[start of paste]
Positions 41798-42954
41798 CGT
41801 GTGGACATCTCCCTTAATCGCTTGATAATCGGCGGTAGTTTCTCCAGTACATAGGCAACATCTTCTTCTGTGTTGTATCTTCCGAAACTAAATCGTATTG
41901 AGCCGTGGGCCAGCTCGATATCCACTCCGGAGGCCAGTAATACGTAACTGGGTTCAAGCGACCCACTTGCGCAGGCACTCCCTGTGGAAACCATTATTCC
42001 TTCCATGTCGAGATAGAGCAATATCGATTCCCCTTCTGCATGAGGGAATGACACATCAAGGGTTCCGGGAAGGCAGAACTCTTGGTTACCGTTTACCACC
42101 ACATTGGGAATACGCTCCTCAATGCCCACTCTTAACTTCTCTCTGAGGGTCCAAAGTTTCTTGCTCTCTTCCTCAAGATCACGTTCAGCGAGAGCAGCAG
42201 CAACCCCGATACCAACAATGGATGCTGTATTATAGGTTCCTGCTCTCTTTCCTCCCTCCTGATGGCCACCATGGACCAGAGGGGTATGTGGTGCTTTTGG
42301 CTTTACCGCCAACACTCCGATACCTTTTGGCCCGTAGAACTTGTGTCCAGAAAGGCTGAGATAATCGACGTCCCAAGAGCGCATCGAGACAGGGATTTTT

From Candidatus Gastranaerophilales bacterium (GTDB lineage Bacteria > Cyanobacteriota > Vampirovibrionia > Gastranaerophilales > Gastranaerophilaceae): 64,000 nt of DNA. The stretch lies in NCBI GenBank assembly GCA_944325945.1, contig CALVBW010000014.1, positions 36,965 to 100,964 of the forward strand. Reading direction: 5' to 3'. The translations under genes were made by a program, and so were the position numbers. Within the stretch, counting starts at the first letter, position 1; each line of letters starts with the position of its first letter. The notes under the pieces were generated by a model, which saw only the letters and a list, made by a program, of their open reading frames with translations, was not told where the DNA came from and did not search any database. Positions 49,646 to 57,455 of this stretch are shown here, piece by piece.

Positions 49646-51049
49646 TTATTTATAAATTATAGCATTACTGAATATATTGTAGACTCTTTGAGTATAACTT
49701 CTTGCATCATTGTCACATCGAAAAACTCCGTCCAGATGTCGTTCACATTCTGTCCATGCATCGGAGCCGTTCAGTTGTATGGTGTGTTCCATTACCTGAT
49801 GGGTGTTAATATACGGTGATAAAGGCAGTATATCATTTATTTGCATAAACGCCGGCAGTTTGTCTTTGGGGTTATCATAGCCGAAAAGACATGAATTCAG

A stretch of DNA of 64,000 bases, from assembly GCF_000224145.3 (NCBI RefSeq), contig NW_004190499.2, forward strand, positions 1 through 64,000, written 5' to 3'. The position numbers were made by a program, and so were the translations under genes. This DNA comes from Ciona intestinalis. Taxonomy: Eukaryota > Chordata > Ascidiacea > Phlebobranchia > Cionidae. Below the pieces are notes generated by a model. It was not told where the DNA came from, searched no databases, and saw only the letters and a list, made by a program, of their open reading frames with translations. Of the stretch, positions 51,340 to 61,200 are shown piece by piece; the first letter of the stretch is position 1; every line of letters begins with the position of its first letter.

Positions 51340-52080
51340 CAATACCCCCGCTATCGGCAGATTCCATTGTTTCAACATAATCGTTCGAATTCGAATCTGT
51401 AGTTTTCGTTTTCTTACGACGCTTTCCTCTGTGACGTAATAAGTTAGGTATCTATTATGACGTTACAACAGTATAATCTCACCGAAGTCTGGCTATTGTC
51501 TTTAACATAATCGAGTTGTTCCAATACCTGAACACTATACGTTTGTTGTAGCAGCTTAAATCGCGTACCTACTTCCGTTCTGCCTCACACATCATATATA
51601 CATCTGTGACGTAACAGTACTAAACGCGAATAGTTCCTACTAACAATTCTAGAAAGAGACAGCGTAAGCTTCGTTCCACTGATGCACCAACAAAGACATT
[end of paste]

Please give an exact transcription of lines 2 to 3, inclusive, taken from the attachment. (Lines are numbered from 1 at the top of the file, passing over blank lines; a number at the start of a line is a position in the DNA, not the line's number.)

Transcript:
41798 CGT
41801 GTGGACATCTCCCTTAATCGCTTGATAATCGGCGGTAGTTTCTCCAGTACATAGGCAACATCTTCTTCTGTGTTGTATCTTCCGAAACTAAATCGTATTG